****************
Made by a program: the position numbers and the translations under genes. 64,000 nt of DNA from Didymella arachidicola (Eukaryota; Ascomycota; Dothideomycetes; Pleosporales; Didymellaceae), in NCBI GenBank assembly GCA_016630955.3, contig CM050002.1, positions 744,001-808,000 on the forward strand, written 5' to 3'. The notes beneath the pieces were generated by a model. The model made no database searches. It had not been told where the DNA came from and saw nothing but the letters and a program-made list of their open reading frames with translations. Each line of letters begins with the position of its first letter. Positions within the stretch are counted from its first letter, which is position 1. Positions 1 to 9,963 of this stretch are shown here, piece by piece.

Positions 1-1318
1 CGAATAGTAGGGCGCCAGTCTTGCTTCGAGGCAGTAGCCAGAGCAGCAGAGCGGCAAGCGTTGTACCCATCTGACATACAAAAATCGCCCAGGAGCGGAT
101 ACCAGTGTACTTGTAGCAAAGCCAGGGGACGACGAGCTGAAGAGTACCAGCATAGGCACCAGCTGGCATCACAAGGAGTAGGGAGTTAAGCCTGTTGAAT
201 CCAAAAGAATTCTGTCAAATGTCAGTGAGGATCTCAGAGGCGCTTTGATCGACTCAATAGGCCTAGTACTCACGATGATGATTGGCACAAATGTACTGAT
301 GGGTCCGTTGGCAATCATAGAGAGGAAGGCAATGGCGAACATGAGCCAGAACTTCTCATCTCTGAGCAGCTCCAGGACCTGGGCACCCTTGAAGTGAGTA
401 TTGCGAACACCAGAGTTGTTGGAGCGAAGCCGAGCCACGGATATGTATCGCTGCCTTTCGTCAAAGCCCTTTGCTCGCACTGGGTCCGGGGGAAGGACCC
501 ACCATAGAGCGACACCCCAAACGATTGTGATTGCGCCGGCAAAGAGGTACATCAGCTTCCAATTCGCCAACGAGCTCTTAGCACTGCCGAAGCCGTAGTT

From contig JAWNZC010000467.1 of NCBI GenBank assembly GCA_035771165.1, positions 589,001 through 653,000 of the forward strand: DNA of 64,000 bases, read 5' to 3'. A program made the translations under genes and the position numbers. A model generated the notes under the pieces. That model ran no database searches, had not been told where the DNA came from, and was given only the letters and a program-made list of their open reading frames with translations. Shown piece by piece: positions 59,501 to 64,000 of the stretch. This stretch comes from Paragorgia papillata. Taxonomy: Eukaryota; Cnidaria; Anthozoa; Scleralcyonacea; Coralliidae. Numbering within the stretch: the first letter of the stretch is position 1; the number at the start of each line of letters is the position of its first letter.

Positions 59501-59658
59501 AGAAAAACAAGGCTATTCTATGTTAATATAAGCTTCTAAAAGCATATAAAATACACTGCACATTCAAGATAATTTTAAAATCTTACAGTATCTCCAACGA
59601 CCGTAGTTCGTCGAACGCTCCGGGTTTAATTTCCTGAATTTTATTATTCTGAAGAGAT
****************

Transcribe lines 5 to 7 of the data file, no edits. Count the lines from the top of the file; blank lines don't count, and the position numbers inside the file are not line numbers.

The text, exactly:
201 CCAAAAGAATTCTGTCAAATGTCAGTGAGGATCTCAGAGGCGCTTTGATCGACTCAATAGGCCTAGTACTCACGATGATGATTGGCACAAATGTACTGAT
301 GGGTCCGTTGGCAATCATAGAGAGGAAGGCAATGGCGAACATGAGCCAGAACTTCTCATCTCTGAGCAGCTCCAGGACCTGGGCACCCTTGAAGTGAGTA
401 TTGCGAACACCAGAGTTGTTGGAGCGAAGCCGAGCCACGGATATGTATCGCTGCCTTTCGTCAAAGCCCTTTGCTCGCACTGGGTCCGGGGGAAGGACCC